The compassion of Jesus is heightened as he experiences the crowds of people coming to find him in the “deserted place.” He had gone to this place with the Twelve after they had returned from their first mission (last week’s gospel passage). The purpose was to be rejuvenated through prayer and time together with him and each other.
The people see them leaving on a boat. The hasten “on foot” to get to the place he is going before he arrives. Jesus’ response is one of understanding. He realizes they are like sheep without a shepherd. So he goes out to be with them and he “teaches them many things.”
The shepherd/sheep imagery is used at various times in the Sacred Scriptures to describe the relationship between God and his people. Sheep need a shepherd. The shepherd leads the sheep; without him they will wander aimlessly and can easily get separated one from the other. They also run the risk of getting lost and going into places where food is scarce or not available; likewise, water. The shepherd also protects the flock from dangerous animals like wolves. The shepherd’s role is to lead, guide, protect and nourish.
Psalm 23, which begins “The Lord is my shepherd,” is one of the most beloved of all the psalms. It describes the role of the Lord in leading his people with care and compassion. The worries and anxieties of the world are eased with his abiding presence with the flock. The peace of mind and heart that this brings is evident in the first line: “The Lord is my shepherd, there is nothing I shall want.”
All that is needed for life, he provides. He is the rock of refuge and the source of courage — “Even though I walk in the dark valley, I fear no evil for you are at my side, with your rod and staff that give me courage.” The psalm poetically captures the sense of relationship that exists between God and his people.
The Lord appoints leaders to represent him in the covenant with Israel, and later the church. Leaders who fail to shepherd in his image and his way are excoriated by the prophets and ultimately by Jesus himself. In the first reading for today’s liturgy, Jeremiah notes that some of the leaders in his day are failing in their role — they are leading the people away from rather than to the Lord, they are doing evil deeds and have failed to care for the flock.
The Lord, speaking through Jeremiah, promises a day when he will appoint good shepherds so that the people will no longer “fear and tremble.” He says that he himself will “raise up a righteous shoot to David; as king he shall reign and govern wisely, he shall do what is just and right in the land. In his days Judah shall be saved, Israel shall dwell in security.” The promised good shepherd is fulfilled in Jesus.
The past year and one-half has been a trying period for most of us, especially the months of “shut down.” During those days when many restrictions were placed on movement and activity, many people started to recognize the need for certain things that were usually present in our lives. Their absence made the need even more real. Things such as socialization, personal (non-technological) interaction with family and friends, the ability to engage in work (not only for financial security but for creative exercise), the need to gather for prayer, worship and the celebration of the sacraments, and so forth.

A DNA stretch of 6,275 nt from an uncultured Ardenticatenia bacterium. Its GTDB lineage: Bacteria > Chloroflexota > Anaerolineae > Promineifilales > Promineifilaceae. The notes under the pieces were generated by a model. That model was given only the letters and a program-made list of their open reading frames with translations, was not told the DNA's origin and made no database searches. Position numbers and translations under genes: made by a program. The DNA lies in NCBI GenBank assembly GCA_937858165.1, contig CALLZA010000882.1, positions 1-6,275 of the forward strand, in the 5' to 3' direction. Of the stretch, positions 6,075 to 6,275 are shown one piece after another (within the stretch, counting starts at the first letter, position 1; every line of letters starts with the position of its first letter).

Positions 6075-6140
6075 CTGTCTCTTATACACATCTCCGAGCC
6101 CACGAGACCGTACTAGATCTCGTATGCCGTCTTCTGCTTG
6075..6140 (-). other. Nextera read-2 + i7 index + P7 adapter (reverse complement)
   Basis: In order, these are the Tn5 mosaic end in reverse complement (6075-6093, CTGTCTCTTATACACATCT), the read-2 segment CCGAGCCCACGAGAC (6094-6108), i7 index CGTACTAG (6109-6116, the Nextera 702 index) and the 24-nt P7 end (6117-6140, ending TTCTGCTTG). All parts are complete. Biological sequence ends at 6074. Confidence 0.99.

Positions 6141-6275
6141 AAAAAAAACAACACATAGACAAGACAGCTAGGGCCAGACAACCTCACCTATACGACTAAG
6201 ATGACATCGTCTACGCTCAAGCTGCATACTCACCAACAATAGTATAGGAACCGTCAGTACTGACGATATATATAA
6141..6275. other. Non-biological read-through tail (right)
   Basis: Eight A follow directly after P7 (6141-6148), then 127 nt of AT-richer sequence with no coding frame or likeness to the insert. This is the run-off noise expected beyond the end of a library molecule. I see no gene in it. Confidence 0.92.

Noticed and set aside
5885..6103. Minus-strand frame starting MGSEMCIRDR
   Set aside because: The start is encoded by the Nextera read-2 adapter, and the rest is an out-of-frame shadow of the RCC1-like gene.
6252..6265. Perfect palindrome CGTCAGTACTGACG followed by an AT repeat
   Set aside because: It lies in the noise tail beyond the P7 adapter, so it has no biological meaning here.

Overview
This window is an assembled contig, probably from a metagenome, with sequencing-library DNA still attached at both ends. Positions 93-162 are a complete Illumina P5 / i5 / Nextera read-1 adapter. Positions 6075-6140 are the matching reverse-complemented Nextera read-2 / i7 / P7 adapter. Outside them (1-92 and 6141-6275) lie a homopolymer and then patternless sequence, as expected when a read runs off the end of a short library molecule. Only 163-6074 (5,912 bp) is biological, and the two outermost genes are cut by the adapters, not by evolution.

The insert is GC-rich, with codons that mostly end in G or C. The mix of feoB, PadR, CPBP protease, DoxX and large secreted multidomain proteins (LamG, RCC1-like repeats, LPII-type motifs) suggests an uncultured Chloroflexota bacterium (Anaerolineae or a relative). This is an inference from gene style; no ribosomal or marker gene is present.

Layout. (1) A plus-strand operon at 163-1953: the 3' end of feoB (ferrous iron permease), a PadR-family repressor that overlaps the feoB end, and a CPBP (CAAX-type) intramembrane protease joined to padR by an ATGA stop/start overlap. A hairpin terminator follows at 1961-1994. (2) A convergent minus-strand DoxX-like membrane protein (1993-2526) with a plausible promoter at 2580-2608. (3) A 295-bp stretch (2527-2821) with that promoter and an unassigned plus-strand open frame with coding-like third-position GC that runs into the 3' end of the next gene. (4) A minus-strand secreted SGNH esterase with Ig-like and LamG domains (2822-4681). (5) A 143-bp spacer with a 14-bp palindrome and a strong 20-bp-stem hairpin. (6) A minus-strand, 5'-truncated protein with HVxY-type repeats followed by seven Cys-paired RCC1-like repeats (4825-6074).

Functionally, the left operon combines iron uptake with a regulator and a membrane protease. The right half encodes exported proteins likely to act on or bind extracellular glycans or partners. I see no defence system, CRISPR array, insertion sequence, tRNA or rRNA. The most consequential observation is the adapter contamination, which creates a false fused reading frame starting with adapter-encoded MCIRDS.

In trying times like these we also realize our need for a shepherd. One who can lead us through the darkness or desert to light. One who can shine a light in the darkness to lead us through to a better place. One who walks with us on the journey and shows us the way. One who counsels us on the right path. One who protects us from outside ourselves but also from within. The need for a shepherd in our lives is real; in troubling times, this need is keenly noticed.
The good news is that our shepherd is always with us. He is the Good Shepherd who has gone into the darkness and has come out. He took on human suffering in his passion. No plight of a human being is beyond his understanding. He leads us through difficult, trying or severe situations into the light of life, resurrection.
As we gather to celebrate the Eucharist, we gather as his flock. When we hear the prayers proclaimed, we join our prayers to his. When we listen to the Scriptures, as both old and new, we hear him teach. When we receive his Body and Blood, we are fed and nourished by him. When we receive his grace, we are protected by him, fortified by him for doing good.
So as we gather today, we confidently acclaim: “The Lord is my shepherd, there is nothing I shall want.”
Msgr. Joseph Prior is pastor of Our Lady of Grace Parish, Penndel, and a former professor of Sacred Scripture and rector of St. Charles Borromeo Seminary.
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